Sited halfway up the ancient Mount Kragos – the modern coastal peak of Avlankara Tepesi – Sidyma is the remotest of the Xanthos valley’s ancient cities. Indeed, it’s scarcely in the valley at all. Set in a striking landscape astride the Lycian Way, it’s a rewarding, understated site that was only “rediscovered” by Europeans during the mid-nineteenth century, and has never been properly excavated.
Sidyma is one of many ancient sites in this part of the world to have been reoccupied at a much later date by local people, who have used the remains as a handy depository of ready-hewn stone blocks to build their own homes. Today’s settlement is known as Dudurga, and the village mosque not only occupies the site of the baths but reuses pillars from the agora’s stoa. Indeed the principal charm of Sidyma is how ancient masonry crops up everywhere: incorporated into house corners, used as livestock troughs, sprouting incongruously in courtyards next to satellite dishes. An exceedingly ruined castle, garrisoned in Byzantine times, sits on a hill to the north; scattered in the fields to the east, and requiring some scrambling over walls to reach, the necropolis holds various tomb types, though most have angular gabled roofs rather than the “Gothic” vaulted ones seen elsewhere.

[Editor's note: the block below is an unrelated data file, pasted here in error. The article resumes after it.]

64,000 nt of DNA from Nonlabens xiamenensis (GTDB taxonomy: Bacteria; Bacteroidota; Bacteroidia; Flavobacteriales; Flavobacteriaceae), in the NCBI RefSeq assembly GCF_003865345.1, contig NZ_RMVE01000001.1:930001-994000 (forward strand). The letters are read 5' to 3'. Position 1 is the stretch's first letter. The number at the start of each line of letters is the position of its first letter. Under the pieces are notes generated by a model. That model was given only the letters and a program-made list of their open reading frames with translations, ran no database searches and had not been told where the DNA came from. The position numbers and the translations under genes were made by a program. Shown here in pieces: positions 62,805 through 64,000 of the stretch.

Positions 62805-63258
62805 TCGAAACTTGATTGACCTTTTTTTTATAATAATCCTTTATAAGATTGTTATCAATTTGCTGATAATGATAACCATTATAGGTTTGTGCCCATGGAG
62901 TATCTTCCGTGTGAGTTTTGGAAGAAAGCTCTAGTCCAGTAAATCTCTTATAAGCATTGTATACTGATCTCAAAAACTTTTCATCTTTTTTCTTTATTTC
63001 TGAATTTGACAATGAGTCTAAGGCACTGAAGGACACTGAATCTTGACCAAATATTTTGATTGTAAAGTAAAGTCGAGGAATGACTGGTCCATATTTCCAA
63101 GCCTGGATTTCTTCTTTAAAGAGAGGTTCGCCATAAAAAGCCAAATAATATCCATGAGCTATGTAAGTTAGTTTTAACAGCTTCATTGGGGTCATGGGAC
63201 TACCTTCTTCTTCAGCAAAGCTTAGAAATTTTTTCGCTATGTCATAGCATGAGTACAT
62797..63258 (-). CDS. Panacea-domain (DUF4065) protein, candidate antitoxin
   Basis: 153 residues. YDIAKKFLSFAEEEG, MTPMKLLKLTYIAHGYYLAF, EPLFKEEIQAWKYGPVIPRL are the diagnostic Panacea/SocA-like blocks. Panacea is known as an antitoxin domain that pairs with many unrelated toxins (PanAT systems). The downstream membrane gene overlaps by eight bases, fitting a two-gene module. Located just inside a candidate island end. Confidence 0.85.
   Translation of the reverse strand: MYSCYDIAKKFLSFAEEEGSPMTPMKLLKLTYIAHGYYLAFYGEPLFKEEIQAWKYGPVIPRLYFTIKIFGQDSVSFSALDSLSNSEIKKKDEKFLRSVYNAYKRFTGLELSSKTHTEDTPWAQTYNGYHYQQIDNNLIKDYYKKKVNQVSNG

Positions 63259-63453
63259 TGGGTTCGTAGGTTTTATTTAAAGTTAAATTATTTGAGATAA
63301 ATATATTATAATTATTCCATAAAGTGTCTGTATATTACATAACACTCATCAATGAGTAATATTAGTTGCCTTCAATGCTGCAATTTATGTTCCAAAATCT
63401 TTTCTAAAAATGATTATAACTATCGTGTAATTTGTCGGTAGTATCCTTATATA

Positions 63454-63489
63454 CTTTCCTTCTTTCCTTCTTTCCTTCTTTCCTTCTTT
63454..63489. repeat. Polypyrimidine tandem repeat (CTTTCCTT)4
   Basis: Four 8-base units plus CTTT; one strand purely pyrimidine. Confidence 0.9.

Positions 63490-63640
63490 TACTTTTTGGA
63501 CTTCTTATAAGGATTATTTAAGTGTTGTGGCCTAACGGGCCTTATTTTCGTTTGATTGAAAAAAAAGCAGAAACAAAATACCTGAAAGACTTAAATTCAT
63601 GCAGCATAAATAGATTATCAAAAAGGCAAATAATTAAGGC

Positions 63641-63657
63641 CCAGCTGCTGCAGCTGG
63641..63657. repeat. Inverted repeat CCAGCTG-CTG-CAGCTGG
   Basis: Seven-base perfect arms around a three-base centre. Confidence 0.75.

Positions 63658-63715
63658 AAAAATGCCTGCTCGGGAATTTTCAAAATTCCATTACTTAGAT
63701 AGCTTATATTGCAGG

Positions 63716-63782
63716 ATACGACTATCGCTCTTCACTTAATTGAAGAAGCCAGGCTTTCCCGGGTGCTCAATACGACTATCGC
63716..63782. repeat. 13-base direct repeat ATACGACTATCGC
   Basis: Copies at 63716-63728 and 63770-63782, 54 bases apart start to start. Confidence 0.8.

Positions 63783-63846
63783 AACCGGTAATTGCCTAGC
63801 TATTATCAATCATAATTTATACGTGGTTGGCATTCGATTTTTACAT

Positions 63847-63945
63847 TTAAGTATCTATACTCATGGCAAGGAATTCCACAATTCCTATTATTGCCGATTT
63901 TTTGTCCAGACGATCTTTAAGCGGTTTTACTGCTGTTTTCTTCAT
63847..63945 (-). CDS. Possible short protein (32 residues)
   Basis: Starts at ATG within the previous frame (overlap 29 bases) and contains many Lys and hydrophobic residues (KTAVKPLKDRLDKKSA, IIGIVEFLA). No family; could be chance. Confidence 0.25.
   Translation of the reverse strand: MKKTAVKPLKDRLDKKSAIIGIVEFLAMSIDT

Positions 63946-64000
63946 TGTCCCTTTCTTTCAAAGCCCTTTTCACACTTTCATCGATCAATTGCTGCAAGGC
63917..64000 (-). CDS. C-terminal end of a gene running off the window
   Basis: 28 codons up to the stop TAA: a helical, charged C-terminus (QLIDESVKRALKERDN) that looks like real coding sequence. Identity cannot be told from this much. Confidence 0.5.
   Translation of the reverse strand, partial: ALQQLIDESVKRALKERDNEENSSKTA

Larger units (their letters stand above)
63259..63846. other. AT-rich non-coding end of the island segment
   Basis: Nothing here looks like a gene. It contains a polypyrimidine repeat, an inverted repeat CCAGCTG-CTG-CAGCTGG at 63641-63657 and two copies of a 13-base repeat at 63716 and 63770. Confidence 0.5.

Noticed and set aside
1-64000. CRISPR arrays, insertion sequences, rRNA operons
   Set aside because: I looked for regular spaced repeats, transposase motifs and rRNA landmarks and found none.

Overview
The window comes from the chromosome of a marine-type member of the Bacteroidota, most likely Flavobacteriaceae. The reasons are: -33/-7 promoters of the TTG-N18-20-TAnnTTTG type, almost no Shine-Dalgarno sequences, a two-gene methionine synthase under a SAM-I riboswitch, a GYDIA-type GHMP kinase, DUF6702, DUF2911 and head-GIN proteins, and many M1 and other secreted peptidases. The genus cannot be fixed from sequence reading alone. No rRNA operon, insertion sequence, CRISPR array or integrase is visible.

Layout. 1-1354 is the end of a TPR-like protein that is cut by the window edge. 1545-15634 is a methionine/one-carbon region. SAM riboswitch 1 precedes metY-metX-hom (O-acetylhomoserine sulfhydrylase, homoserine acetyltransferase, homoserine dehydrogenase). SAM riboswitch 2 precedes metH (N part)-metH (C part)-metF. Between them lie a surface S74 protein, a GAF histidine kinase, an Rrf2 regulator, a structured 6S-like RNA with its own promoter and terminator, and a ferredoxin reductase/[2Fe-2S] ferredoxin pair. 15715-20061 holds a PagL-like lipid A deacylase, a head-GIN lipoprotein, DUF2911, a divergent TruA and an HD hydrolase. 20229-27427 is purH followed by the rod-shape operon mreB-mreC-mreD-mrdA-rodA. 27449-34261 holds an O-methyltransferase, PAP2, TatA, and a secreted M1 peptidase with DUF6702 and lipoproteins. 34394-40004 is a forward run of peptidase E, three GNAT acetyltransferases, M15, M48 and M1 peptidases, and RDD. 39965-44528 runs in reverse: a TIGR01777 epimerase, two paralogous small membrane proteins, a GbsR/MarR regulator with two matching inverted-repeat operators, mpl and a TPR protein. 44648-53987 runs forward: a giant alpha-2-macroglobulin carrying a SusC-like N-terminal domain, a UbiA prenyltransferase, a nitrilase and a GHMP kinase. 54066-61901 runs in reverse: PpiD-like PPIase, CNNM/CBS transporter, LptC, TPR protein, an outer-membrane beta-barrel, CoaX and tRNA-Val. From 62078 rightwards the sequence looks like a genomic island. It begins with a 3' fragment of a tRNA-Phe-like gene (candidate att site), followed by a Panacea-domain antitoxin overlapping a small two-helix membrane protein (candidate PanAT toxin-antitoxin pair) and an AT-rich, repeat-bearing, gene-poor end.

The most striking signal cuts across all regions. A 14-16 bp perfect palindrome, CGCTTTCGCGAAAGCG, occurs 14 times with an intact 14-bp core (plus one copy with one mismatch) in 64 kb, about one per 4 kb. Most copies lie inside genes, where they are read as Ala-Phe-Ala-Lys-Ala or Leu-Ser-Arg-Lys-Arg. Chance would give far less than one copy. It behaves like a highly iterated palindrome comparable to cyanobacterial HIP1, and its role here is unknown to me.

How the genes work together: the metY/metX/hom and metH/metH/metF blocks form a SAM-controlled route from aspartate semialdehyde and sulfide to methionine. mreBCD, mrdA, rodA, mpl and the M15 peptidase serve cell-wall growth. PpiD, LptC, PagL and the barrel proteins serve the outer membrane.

Near the centre of the agricultural plain is a group of remarkable, contiguous tombs: one has ceiling panels carved with rosettes and human faces, while the adjacent tomb sports a relief of Eros on its lid and Medusas at the ends (a motif repeated elsewhere). Another spectacular cluster, including one tomb with two storeys, covers the low ridge beyond the fields.
The enormous, fairly intact, square structure in the middle of the necropolis is probably a Roman imperial heroön or temple-tomb. There’s a walled-up doorway on its north side.